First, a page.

Our recent article on Employment Status was published in Plumbing Trade Magazine, and is available to read below or at http://plumbingtrademagazine.co.uk/content/employment-status
The so-called ‘gig economy,’ where individuals are engaged by businesses on an ad hoc basis, has brought the issue of employment status back into the spotlight and readers may be aware of the recent decision to hit the headlines regarding Pimlico Plumbers.
Questions about employment status often arise in relation to those working on a freelance basis within the plumbing industry. In this article, Louise Walker, Senior Solicitor at Just Employment Law, explains the different types of employment status and the importance for businesses of getting this right
Categories of working arrangements
In relation to employment status, the law recognises three categories: employees, workers and the self-employed. Of these categories, employees have the greatest employment rights, while workers have fewer statutory rights, but are entitled to some important protections. Genuinely self-employed people have little or no statutory employment protection.
Many businesses mistakenly assume that employment status is determined by someone’s tax arrangements. It is important to understand that HMRC and employment tribunals can come to different views on whether the same person’s working arrangements amount to employment status. In principle, it is possible for someone to be on PAYE for tax purposes but not to have employment rights, and vice-versa.
Rights applying to these categories
Only employees have the right to claim unfair dismissal, normally subject to a minimum service qualification period of two years. They are also entitled to various statutory payments including redundancy pay, sick pay, maternity pay and paternity pay.
Employees are entitled to minimum notice periods and can apply for flexible working. They also benefit from the protection of the TUPE Regulations to protect their employment where it is transferred to a different employer.
Workers have the right not to have unlawful deductions made from wages. They are also entitled to be paid the National Minimum Wage. Under working time laws, they also benefit from paid holidays and minimum rest periods.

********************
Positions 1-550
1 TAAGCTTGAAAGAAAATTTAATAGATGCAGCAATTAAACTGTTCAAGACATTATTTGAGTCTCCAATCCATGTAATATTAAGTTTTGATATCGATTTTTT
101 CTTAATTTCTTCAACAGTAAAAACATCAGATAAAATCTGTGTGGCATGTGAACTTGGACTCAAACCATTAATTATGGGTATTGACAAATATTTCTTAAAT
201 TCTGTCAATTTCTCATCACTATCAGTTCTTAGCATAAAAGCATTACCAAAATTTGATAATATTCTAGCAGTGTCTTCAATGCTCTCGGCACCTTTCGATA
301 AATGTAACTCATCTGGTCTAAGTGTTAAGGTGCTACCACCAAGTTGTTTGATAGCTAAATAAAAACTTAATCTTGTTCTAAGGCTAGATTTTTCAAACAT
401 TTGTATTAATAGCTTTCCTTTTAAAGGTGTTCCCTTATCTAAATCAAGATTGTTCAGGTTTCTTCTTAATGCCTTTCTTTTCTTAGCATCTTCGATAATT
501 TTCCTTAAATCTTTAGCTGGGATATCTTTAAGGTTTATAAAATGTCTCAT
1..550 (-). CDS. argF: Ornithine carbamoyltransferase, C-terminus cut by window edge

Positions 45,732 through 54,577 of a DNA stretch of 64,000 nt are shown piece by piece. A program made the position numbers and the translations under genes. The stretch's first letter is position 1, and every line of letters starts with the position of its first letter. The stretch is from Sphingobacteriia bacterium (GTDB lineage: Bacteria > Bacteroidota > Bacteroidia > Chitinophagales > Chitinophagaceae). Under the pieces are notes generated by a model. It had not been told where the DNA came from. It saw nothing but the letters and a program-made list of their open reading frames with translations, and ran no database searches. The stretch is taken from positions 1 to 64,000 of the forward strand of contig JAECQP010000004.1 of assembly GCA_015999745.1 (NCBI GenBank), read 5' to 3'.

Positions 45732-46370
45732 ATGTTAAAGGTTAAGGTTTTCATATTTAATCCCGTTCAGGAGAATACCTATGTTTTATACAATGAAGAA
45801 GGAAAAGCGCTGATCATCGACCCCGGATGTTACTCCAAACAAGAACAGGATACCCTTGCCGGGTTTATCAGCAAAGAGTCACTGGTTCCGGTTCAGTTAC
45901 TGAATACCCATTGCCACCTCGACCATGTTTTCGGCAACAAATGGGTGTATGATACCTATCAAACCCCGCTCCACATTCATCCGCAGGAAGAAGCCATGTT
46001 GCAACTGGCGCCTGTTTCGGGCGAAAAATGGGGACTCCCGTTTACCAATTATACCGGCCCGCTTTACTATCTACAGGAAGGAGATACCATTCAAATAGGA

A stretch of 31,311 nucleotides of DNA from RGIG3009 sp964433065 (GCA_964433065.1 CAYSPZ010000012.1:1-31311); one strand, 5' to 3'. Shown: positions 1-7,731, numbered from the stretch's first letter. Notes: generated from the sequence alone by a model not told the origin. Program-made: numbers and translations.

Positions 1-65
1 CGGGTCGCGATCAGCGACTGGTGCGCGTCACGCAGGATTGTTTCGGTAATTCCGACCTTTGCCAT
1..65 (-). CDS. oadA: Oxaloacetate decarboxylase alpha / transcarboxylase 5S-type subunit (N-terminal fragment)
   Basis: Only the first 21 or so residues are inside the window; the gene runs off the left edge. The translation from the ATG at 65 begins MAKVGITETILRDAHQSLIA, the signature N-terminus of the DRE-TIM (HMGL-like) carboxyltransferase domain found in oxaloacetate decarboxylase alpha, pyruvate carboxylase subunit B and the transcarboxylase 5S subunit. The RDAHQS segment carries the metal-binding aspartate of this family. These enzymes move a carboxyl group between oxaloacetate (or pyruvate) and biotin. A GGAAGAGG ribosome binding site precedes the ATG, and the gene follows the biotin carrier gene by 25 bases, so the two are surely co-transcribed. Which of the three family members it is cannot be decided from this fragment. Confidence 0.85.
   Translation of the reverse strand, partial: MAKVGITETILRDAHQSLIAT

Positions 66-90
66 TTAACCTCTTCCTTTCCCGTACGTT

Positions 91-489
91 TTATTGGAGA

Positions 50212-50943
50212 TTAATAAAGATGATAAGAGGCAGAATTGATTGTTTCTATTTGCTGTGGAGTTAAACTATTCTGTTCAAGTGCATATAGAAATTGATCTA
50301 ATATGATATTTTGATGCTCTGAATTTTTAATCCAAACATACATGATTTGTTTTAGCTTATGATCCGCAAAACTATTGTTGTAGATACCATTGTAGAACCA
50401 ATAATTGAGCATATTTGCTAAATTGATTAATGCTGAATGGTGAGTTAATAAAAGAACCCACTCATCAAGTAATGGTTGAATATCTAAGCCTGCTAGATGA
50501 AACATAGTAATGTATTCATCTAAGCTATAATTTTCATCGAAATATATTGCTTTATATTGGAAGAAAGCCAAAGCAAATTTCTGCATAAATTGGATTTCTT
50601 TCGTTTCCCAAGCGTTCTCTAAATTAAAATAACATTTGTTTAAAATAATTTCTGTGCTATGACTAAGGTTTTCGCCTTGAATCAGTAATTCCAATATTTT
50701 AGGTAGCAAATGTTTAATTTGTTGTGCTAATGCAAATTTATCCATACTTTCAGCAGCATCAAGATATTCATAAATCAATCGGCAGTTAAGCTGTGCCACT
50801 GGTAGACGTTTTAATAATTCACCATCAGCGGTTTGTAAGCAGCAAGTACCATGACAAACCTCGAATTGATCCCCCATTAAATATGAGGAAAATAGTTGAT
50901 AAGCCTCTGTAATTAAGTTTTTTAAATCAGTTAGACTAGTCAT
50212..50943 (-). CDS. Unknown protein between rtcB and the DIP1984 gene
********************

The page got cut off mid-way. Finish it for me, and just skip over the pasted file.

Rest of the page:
While anti-discrimination laws state that you have to be an employee to bring a claim for discrimination at the employment tribunal, there is a different and wider definition of ‘employee’ under these laws, so that all but the genuinely self-employed have this right. The self-employed might still in some circumstances be able to bring discrimination claims in the civil courts.
As far as employment rights are concerned, case law tells us that the following are the most important factors in deciding whether someone is an employee:
1. Mutuality of obligation – an obligation on the organisation to provide work, and an obligation on the individual to accept that work when it is offered. Where there is mutuality of obligation, this is a strong indication of employee status.
2. Personal service – is the individual required to do the work personally? An employee would normally be required to provide work personally, whereas the self-employed can often provide a substitute or subcontract the work.
3. Control – the level of control that the organisation has over the individual such as control over what is to be done, how it is to be done, where and when it is to be done. This is often evidenced by having set hours of work, a line manager and being subject to the employer’s rules and procedures.
If any of these three factors are missing from the relationship, it is unlikely to be employment. It is possible, but unusual, for all these factors to be present and for there still to be no employment relationship, if there are other factors in the relationship which would be inconsistent with employment.
We can see therefore that many of the working arrangements in the gig economy will not amount to employment. However, very often, these types of arrangement will bring with them ‘worker’ rights, as we saw in the recent high-profile case involving Uber taxi drivers. Because ‘worker’ is an easier test to satisfy, anyone who is an employee will automatically be a ‘worker’ too.
To be a ‘worker’, there are only two simple criteria you have to meet. Firstly, you must be obliged to do the work personally. Secondly, you must not be providing a professional service or operating a business undertaking, where the person or organisation you do the work for is a customer or client of yours.
There is no legal definition of self-employment, but if you are neither an employee nor a worker, by default you are probably self-employed.
Notwithstanding these definitions, it can often be difficult to determine an individual’s employment status and, if a business gets this wrong, there can be costly implications.
Importance of getting it right
Clearly, if an individual is wrongly categorised in terms of their employment status and they do not receive the employment rights to which they are entitled, this could expose an organisation to a tribunal claim. It can also lead to penalties being imposed if, for example, the minimum wage is not paid where it should be.
Having clear contractual documentation in place can therefore greatly benefit an organisation and provide a degree of protection if an individual challenges their employment status.
With the increasing number of well-publicised tribunal cases in this area, organisations should take specialist legal advice on their current arrangements.
Just Employment Law specialises exclusively in the field of employment law providing bespoke advice and assistance to clients throughout the UK. If you have any queries in relation to this article or would like to get in touch, please call 0141 331 5150 or email firstname.lastname@example.org.